To lose in a contest was shameful, and the incidence of failure-induced depression and mental illness is likely to have been high (cf. Pind. Ol. 8. 68–9, Pyth. 8. 81–7; Paus. 6. 9. 6).

After 300 bce

The spread of ‘periodic’ contests in the Greek style is a defining feature of post-Classical Hellenism. In the 3rd and 2nd cents. bce they were sponsored by kings (the Alexandrian Ptolemaea and Pergamene Nicephoria) and leagues (the Soteria of Delphi, by the Aetolian Confederacy) as well as cities great and small (e.g. the plethora of Boeotian agōnes by c.50 bce: A. Gossage, BSA1975, 115 ff.). Under the Roman Principate this expansion continued; provincial cities founded new games as late as ce 275–6; by the 3rd cent. they were celebrated from Carthage to Zeugma. Beginning with Augustus (see neapolis; nicopolis (3)), Roman emperors became major patrons of agōnes.Nero introduced them at Rome, with later foundations by Domitian, Gordian III, and Aurelian (the agōn of Sol, 274). Frowned on by Christianity, Greek games (shorn of pagan ritual) none the less survived until at least 521, when Justinian banned the Olympia of Antioch (1).

The distinctiveness of ‘sacred’ games, celebrating a deity (often poliad or, under Rome, the ruler-cult) and (at first) offering only a symbolic prize (typically a crown, stephanos), is fundamental. In the Hellenistic age the recognition of new ‘sacred’ games required cumbersome interstate diplomacy by the promoter (best attested with the Leucophryena of Magnesia (1) ad Maeandrum (I. Magn. 16–87)). From 30 bce Roman emperors decided ‘the gift of a sacred contest’, weighing up cost, a city's record of loyalty and, in 3rd-cent. Cilicia, its support for imperial troop-movements. An élite group of ‘iselastic’ games emerged, often named after one of the famous games of the ‘ancient circuit’ (archaia periodos), and distinctive for the privileges which victors could demand of their home cities, notably a triumphal entry, pension (opsonion, suntaxis), and tax-immunity (ateleia). Otherwise there were prize-games (thematitai, themides), also subject to Roman control.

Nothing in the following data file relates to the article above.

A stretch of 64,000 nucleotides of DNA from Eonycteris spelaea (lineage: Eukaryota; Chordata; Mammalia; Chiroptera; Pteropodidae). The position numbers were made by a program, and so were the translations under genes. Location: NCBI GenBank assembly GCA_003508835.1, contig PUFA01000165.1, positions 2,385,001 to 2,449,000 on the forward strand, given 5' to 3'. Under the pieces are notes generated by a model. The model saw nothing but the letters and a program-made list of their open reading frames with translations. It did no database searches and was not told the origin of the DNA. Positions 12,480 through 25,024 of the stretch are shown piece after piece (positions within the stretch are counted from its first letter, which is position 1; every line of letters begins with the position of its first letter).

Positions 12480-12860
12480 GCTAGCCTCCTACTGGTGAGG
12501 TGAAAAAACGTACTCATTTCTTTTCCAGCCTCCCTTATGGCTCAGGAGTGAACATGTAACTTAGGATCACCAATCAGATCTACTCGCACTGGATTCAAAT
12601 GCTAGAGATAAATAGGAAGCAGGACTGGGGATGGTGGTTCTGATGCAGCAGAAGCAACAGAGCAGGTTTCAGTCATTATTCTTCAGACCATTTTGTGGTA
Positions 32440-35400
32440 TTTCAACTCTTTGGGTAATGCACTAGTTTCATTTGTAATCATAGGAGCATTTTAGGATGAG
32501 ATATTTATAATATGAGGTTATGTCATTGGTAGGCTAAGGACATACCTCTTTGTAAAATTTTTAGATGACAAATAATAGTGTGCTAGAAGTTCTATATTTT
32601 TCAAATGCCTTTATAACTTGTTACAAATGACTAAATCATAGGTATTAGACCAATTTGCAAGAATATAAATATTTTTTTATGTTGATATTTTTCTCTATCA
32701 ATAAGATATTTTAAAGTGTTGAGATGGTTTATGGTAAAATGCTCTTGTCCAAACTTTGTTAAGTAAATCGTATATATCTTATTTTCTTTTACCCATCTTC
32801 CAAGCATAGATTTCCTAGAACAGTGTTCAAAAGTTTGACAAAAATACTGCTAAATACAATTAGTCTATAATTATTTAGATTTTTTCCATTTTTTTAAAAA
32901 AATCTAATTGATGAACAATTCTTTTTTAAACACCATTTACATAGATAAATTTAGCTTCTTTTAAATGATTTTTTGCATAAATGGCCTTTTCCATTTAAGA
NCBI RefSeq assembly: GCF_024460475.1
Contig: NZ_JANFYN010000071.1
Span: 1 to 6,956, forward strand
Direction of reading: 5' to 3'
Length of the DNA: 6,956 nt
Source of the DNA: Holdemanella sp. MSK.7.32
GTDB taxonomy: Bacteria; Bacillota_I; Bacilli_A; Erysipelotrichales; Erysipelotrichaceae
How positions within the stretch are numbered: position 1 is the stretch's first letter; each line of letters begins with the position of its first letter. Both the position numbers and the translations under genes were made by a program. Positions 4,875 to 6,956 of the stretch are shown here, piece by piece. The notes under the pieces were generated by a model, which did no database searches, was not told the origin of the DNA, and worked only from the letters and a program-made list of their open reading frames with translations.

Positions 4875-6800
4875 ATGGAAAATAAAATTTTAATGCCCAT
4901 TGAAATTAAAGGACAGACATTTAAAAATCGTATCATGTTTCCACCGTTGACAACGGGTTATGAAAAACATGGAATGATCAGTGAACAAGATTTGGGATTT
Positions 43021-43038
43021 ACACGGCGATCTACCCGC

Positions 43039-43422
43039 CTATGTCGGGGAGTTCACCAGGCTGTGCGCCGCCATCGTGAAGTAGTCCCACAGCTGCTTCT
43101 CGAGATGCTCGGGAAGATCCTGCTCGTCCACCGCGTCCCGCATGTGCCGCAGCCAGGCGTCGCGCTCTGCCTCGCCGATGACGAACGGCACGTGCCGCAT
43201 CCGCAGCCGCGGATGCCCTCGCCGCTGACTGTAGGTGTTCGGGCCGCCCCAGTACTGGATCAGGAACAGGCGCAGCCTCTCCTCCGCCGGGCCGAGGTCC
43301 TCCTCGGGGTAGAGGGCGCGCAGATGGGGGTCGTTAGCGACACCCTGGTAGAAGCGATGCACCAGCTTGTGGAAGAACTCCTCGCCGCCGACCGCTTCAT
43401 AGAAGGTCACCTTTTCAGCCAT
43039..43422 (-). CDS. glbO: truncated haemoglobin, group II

‘Sacred’ contests comprised a sacrifice, to which other Greek cities sent representatives (theōroi or more often, under Rome, synthutai), and a profane festival (panēgyris), often incorporating markets and fairs, as well as the contests proper, supervised by an agōnothetēs. Funding of new contests relied heavily on civic euergetism; infrequently emperors stepped in—notably Hadrian who also drastically reorganized the schedule of iselastic games to accommodate his new festivals in Athens and elsewhere (AE (2006), 1403a-c). From the 2nd cent. ce the pantomime, and from the 3rd the mime, joined the more traditional events.

Supported by the imperial state, agōnes were absorbed into the Graeco-Roman cultural synthesis. Elite Greeks still sought athletic success; the world of agōnes, past and present, is a prominent theme among Greek writers of the Second Sophistic. See athletics; comedy (greek); music; theoroi; tragedy, greek.



L. Moretti, Iscrizioni agonistiche greche (1953).Find this resource:

W. Sweet, Sport and Recreation in Ancient Greece: A Sourcebook with Translations (1987).Find this resource:

M. Wörrle, Stadt und Fest in kaiserzeitlichen Kleinasien (1989): major Hadrianic inscription from Oenoanda.Find this resource:

S. Mitchell, ‘Festivals, Games, and Civic Life in Roman Asia Minor’ in Journal of Roman Studies, 1990 183 ff. (Eng. trans. of Wörrle).Find this resource:

S. Miller (ed.), Arete: Greek Sports from Ancient Sources 2nd edn. (1991).Find this resource:

Modern literature

L. Robert, Opera Minora Selecta 6 (1984), 709–19.Find this resource:

D. Young, The Olympic Myth of Greek Amateur Athletics (1984).Find this resource:

O. Van Nijf in S. Goldhill (ed.), Being Greek under Rome (2001), 306–34.Find this resource:

C. Morgan and S. Hornblower (eds.), Pindar's Poetry, Patrons and Festivals, from Archaic Greece to the Roman Empire (2007).Find this resource: